And these small and fragmented populations tend to lose genetic variation through a process called genetic drift. Genetic drift is basically the random loss of genetic variants. This is what conservation genetics is trying to understand and to counteract.
    Mike: Okay. You talk a bit about segregation and its evolutionary consequences in your book. Obviously, you don’t mean to refer to race here, but for practical purposes the effect of segregation would be genetically the same for humans. Talk about what happens to species with segregated populations.
    Jacob: Yeah. We biologists don't talk about segregated populations; we talk about fragmented populations. So it's a small distinction, right? But as I tried to explain before, when you have fragmentation because of this process called genetic drift, you lose genetic diversity. Genetic diversity is sometimes also called heterozygosity when geneticists talk to one another.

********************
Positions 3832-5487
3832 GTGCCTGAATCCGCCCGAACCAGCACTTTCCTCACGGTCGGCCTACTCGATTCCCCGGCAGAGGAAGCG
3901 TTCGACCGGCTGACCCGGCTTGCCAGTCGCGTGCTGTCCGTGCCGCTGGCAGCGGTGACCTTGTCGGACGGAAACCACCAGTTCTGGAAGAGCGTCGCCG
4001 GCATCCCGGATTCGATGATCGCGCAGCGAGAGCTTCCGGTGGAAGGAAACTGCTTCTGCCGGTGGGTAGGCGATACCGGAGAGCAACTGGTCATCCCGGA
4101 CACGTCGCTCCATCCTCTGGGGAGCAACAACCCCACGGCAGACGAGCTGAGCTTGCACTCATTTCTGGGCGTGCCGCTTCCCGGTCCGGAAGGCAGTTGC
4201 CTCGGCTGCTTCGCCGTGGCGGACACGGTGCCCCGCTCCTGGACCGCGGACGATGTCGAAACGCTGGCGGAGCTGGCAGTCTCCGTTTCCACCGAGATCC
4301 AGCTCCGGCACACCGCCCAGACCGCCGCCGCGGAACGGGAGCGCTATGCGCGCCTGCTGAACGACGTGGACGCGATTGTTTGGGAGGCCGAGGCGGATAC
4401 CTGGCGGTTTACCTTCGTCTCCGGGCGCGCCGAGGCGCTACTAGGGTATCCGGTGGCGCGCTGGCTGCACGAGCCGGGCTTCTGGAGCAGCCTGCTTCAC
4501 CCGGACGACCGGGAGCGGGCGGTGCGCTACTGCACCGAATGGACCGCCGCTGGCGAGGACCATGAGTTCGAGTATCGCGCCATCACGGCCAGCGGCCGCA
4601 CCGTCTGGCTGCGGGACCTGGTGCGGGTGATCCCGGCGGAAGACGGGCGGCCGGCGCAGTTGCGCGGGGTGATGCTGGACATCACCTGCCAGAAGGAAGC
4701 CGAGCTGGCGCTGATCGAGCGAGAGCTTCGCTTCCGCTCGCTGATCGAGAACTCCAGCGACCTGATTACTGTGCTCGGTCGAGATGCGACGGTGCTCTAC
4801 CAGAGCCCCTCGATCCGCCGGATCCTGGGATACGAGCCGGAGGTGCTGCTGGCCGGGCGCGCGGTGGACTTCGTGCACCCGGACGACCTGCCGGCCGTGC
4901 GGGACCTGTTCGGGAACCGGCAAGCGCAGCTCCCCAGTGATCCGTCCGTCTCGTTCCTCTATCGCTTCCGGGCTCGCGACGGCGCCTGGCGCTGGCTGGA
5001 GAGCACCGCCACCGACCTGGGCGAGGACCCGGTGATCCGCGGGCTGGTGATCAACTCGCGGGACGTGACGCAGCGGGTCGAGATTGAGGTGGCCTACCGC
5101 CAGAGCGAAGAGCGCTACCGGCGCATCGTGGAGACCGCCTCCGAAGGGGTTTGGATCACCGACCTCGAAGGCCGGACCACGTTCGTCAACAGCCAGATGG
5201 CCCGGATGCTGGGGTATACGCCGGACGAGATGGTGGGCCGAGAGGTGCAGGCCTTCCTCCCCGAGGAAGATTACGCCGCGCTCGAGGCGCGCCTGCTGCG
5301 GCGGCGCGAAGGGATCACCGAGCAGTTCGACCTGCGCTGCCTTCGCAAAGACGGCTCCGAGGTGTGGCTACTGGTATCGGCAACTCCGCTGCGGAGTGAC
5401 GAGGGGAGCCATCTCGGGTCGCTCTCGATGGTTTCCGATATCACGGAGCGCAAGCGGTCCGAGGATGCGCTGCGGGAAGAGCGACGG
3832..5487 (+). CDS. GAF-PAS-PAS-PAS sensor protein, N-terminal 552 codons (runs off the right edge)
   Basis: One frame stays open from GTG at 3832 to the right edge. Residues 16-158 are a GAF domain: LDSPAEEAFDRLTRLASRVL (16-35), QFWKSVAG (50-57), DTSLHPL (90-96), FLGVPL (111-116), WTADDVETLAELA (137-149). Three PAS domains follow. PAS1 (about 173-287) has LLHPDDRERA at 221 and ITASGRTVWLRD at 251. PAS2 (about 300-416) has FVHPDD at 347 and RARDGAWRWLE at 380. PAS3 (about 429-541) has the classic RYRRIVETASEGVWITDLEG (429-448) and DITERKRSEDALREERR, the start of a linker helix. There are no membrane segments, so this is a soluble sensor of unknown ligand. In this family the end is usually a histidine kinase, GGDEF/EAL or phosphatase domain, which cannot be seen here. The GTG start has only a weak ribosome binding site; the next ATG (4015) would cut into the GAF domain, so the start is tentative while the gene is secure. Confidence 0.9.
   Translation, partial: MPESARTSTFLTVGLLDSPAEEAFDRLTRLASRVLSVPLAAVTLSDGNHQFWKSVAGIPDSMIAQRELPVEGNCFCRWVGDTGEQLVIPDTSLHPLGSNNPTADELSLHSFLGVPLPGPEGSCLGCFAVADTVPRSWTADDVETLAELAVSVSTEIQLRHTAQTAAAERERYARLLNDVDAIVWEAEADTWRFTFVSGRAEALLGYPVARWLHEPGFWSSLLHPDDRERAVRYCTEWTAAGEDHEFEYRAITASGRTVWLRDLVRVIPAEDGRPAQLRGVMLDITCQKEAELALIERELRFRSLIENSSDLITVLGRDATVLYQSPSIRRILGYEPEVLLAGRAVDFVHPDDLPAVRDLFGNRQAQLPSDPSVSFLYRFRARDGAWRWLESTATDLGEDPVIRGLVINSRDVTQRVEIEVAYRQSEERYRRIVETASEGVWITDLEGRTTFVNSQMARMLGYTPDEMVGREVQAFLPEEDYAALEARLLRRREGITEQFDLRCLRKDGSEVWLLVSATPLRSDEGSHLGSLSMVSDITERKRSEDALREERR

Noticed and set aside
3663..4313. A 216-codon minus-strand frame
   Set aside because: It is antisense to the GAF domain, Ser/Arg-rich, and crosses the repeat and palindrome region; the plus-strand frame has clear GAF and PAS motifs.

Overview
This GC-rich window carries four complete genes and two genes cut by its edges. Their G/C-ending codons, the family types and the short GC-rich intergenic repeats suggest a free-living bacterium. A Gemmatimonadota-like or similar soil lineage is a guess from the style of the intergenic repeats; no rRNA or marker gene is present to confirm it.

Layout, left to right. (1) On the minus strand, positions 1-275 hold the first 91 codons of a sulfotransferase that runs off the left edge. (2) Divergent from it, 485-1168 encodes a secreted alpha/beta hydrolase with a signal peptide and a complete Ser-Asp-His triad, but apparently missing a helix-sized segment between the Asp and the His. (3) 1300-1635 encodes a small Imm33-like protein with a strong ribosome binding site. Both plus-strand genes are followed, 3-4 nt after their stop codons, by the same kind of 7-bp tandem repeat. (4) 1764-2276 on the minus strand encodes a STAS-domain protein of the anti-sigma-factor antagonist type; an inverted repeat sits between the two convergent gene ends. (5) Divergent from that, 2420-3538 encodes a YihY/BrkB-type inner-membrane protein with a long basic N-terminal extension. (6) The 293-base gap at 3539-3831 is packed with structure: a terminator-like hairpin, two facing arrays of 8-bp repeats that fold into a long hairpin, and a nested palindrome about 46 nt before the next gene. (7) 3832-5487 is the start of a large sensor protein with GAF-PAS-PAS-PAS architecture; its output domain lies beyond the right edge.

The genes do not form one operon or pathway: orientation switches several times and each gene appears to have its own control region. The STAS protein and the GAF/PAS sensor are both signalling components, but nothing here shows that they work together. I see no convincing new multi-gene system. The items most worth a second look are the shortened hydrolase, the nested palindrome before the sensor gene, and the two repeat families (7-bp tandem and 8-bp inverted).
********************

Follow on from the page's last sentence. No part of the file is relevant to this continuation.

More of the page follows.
Mike: What does heterozygosity mean exactly? How is it defined?
    Jacob: It's again, a bit technical and complicated. But many organisms like plants and animals, the ones we are most familiar with, they are what we call diploid. And what a diploid is, it means that basicall

    • 26 min
    The Nazi Lies Podcast Ep. 16: The Free Speech Crisis

    The Nazi Lies Podcast Ep. 16: The Free Speech Crisis

    Mike Isaacson: If your free speech requires an audience, might I suggest a therapist?
    [Theme song]
    Nazi SS UFOs
    Lizards wearing human clothes
    Hinduism’s secret codes